Having spent three years working different sales jobs, here are some of the funny stories that made me realise being a salesperson isn’t that bad
Hong Kong is known for being a paradise for shoppers and food lovers – from indie fashion to luxury restaurants and hotel spas – and that’s why there are always job vacancies in sales and customer service. It’s no surprise that customer care jobs are said to be “the hardest easy jobs”: you’ve got to smile and be proactive 24/7, never talk back (even if the customer is being unreasonable), let alone night shifts and random hours. But despite the bad reputation, part of me still thinks working in retail sales is quite an interesting and rewarding experience, so here are the reasons why I loved being a salesperson in Hong Kong.
Reasons why I loved (or didn’t hate) being a salesperson in Hong Kong
You’ve got funny stories up your sleeves all the time
Yes, many customers are nasty and rude but you’ll never get bored with all these ridiculous stories. To name a few examples: one customer asked me to forge a receipt for him so he could charge extra when he re-sold those items back in mainland China, and when we refused to do that, he threatened to never come back (which we were happy to hear); another customer came in and got mad at us for not letting him light up a cigarette indoors (at a clothes shop!); one customer visited the store every day just to relentlessly hit on one of our colleagues. And the list goes on.
Turn customers into friends
I’m not talking about becoming casual acquaintances, but actual close friends. When I was working at a cruelty-free cosmetic shop, I was lucky enough to meet a like-minded Australian on travel who happens also to be a vegan and a big indie music fan. After spending an hour bonding over mutual interests and product knowledge, we exchanged contact details. Six months later she invited me to her home in Melbourne – in my head there was no way she could be a serial killer (right?) – I flew over there and stayed for two weeks. Three years later, we now still consider ourselves as each others’ evil twin sister. You never get to know who you’re going to meet, and that’s why I like being a salesperson in Hong Kong.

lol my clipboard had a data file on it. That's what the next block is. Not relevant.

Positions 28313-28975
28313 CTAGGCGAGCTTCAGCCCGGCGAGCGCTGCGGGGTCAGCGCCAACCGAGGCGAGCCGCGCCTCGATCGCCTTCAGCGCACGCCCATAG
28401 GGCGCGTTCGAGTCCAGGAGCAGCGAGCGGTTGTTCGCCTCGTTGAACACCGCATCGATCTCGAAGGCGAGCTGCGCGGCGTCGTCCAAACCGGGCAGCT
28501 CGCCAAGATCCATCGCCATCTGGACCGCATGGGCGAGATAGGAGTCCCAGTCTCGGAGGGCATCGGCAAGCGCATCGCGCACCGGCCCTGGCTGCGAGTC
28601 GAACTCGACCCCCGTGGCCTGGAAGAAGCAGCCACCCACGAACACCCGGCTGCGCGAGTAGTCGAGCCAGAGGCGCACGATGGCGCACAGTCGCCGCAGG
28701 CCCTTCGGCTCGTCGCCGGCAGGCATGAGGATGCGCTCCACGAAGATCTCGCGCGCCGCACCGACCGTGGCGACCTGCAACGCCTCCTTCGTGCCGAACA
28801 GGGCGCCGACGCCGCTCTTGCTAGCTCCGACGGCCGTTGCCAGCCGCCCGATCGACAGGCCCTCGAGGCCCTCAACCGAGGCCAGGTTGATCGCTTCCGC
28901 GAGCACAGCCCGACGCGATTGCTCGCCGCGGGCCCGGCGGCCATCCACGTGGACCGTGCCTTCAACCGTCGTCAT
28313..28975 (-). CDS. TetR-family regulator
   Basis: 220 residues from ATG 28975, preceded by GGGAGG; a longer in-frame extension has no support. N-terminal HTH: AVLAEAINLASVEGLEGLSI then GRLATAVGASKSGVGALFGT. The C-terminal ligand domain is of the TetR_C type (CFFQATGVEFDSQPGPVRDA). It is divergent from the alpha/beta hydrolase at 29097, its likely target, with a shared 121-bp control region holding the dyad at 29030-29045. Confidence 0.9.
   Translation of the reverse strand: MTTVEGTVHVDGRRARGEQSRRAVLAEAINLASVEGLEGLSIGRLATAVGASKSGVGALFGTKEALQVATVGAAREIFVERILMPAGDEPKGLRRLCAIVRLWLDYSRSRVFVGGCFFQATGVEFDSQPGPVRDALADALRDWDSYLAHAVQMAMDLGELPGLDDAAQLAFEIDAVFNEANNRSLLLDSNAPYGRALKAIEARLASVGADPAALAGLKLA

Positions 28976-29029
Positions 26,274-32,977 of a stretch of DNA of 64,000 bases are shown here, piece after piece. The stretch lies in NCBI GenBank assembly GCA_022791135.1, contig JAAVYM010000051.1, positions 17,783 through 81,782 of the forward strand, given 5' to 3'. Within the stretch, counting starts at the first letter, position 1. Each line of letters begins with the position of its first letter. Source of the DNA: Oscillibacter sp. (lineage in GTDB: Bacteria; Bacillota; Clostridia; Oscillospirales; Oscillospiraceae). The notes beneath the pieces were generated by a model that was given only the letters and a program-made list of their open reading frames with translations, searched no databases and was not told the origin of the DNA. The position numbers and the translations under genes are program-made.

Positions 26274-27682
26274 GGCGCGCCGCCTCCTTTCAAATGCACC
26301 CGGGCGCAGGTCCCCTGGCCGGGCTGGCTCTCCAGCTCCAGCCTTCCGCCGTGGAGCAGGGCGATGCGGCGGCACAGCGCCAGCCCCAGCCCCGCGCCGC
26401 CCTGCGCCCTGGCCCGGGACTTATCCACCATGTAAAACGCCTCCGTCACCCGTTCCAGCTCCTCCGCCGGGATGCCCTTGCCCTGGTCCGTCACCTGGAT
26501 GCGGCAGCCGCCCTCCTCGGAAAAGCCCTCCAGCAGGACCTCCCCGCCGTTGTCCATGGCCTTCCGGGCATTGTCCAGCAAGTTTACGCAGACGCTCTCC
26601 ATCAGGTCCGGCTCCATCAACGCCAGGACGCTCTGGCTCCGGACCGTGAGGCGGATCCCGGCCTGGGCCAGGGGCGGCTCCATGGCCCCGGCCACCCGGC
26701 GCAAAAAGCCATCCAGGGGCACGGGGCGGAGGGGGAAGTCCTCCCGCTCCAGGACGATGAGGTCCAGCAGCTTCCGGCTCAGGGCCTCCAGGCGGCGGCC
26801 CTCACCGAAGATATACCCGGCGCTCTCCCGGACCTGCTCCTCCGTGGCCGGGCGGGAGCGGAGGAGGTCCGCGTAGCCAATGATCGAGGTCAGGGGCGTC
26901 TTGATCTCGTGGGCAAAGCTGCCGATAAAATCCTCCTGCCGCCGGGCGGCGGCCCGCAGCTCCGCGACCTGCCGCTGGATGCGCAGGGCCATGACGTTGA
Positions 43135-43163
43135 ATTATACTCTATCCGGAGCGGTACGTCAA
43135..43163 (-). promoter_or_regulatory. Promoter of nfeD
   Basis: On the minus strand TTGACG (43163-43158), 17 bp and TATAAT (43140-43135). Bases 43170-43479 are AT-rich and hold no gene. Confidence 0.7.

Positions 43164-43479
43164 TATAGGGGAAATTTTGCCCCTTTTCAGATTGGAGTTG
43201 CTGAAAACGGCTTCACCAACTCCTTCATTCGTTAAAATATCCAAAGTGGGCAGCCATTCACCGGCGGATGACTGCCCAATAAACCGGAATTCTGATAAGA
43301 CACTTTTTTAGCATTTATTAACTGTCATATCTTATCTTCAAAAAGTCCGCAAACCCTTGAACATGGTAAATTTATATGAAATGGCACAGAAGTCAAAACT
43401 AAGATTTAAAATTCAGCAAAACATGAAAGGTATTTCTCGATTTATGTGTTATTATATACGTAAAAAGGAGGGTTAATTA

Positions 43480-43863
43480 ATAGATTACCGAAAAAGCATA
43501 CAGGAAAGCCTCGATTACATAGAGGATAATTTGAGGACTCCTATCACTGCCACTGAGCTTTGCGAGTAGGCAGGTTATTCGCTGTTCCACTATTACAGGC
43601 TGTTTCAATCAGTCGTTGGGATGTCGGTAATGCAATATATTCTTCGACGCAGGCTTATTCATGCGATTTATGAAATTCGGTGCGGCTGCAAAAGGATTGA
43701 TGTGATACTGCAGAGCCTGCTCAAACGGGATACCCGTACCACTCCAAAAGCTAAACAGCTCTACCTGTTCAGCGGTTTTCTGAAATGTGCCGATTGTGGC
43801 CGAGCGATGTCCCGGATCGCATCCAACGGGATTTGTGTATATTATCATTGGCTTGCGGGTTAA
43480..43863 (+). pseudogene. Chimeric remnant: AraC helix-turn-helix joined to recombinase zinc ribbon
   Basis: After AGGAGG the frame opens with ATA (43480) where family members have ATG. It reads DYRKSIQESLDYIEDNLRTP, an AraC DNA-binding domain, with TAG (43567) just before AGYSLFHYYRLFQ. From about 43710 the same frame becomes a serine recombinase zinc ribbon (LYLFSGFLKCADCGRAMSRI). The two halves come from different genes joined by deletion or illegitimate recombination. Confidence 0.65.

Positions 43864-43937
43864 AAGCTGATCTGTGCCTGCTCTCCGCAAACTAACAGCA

Enjoy employee discounts and all the damaged/new products you get to take home
This speaks for itself. The nicest deal I got as an employee is to get fifty per cent off of everything, it was pretty awesome. And whenever there are new products, you’ll be the first one to try them out.
All the gossip and sex scandals that you might hear
This only happens if you work in a big corporate. The amount of sex scandals you get to hear is outrageous(ly juicey) and the relationship map is just as complicated as Westworld’s. Like that time when the guy from the women’s department (who lived off of his rich girlfriend) was not-so-secretly sleeping with the girl from the kid’s department, everyone soon referred to the girl as Mrs. Whatever-the-guy’s-last-name-is – brutal. The elephant in the room made everything so awkward yet hilarious. Shame on me for making this one of the reasons, but these kinds of drama are better than any trashy reality TV shows.
You get to hand out compliments without sounding freaky
These days it’s easy for us to give criticism instead of compliments to people around us. One of the top rules of good salesmanship is to let customers feel good about themselves – and one easy step to do it is by handing out your genuine compliments (though never saying stuff you don’t actually mean). The more you do it naturally, the more you find out how simple it’s to make someone’s day – and it honestly feels nice to see someone smile because of what you said. It might not be common for people to say nice things to each other all the time, but that’s also why I enjoyed being a salesperson in Hong Kong.
You learn to be proactive and take rejection
They said tindering is how you learn to take rejection, well, it’s the same for being a salesperson. It sucks when customers turn down your offer, but you learn how not to let past rejection get in your way and move on to your next target.
Failure is your middle name, and you’re proud to own it – perhaps the most important takeaway from being a salesperson in Hong Kong, or, indeed anywhere.